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English tables put best in last place

As the Scottish Executive wrestles with the problem of publishing schools'

exam performance in a way that does not produce league tables of raw results, powerful support has come from south of the border.

The National Audit Office, in a report on the exam performance of a million children in England, calls for an overhaul of league tables and says the use of raw scores in traditional tables is of "limited value" in judging schools.

The NAO has produced its own measure for key stage 3 (14 year-olds) and GCSE performance. This takes account of pupil backgrounds in 3,100 English secondaries. One in 10 of the bottom 20 per cent in 2002 should have been rated among the top 20 per cent, it calculates.

The report warns that the Office for Standards in Education pays too much attention to raw scores and not enough to pupils' background. "Decisions to place a school in special measures might also be influenced more by the unadjusted academic achievements of pupils," it says.

Of the 72 schools in special measures during 20012, 78 per cent were ranked higher by the NAO at KS3 and 65 per cent at GCSE.

Seven years ago, Chris Woodhead, the then chief inspector, stopped inspectors taking more account of pupils' social background.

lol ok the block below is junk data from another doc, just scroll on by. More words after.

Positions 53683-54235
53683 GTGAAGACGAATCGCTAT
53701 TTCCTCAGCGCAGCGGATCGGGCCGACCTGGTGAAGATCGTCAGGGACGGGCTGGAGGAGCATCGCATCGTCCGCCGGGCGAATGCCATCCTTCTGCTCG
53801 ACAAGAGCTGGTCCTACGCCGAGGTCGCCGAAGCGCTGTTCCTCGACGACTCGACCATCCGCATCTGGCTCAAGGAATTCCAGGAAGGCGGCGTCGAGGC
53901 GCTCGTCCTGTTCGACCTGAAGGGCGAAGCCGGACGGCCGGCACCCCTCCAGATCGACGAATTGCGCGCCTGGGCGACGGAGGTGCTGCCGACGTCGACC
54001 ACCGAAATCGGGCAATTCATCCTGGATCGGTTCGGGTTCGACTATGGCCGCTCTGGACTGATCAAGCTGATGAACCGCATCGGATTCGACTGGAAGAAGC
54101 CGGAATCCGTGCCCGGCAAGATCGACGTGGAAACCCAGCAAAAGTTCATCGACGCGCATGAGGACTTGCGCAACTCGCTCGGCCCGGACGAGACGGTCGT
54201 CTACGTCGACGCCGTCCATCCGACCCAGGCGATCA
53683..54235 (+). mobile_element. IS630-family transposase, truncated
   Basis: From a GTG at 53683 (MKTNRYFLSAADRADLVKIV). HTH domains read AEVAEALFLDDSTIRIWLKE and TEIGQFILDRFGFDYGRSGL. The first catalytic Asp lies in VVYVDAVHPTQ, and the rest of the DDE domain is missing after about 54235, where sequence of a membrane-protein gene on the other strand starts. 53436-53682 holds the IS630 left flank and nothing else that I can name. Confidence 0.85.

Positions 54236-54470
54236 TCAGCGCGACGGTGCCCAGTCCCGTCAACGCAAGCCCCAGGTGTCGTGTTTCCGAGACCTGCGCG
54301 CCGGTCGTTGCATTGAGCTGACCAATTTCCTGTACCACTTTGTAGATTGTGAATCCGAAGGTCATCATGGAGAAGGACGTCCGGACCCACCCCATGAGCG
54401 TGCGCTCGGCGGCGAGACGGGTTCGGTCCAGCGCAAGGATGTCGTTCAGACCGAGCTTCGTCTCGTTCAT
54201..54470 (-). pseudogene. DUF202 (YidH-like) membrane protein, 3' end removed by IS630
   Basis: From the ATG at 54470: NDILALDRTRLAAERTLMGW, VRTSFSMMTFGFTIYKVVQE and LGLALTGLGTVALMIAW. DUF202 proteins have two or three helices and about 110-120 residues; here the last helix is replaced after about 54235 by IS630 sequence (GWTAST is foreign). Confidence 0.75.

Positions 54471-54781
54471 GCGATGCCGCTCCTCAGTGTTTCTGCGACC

The auditor's report raises serious questions about the Government's use of exam results as an indicator of school performance.

Of the 624 schools ranked in the bottom 20 per cent of performers in KS3 tests, just 196 remained there when scores were adjusted for external factors and 87 moved into the top 20 per cent. This also calls into question whether setting the same minimum targets for schools and councils, regardless of external factors, is sensible.

When external factors such as pupils' previous attainment, social deprivation, ethnicity and gender are taken into account, schools which appear at the bottom of league tables are among the country's best, it found.

Five London authorities normally judged as among the worst in the country all perform better than the national average at KS3.

David Bell, chief inspector of schools, and David Normington, permanent secretary at the Department for Education and Skills, will be expected to justify their approach to MPs on the public accounts committee next month.

The NAO called for the Government to make adjusted results the key measure of school performance. The Department for Education and Skills said the Government already publishes more sophisticated information alongside raw test scores. For the first time this year value-added measures will be included in all three tables - primary, key stage 3 and GCSEpost 16.

The Scottish Executive has dropped the national publication of school-level exam tables for the first time this year, issuing only national and education authority average figures.

It is expected to unveil a website in a couple of weeks' time which will guide parents to exam results for their own and other schools in which they may be interested. But this will be in conjunction with other performance outcomes which will eventually be linked to the five national priorities for education, of which attainment is just one.

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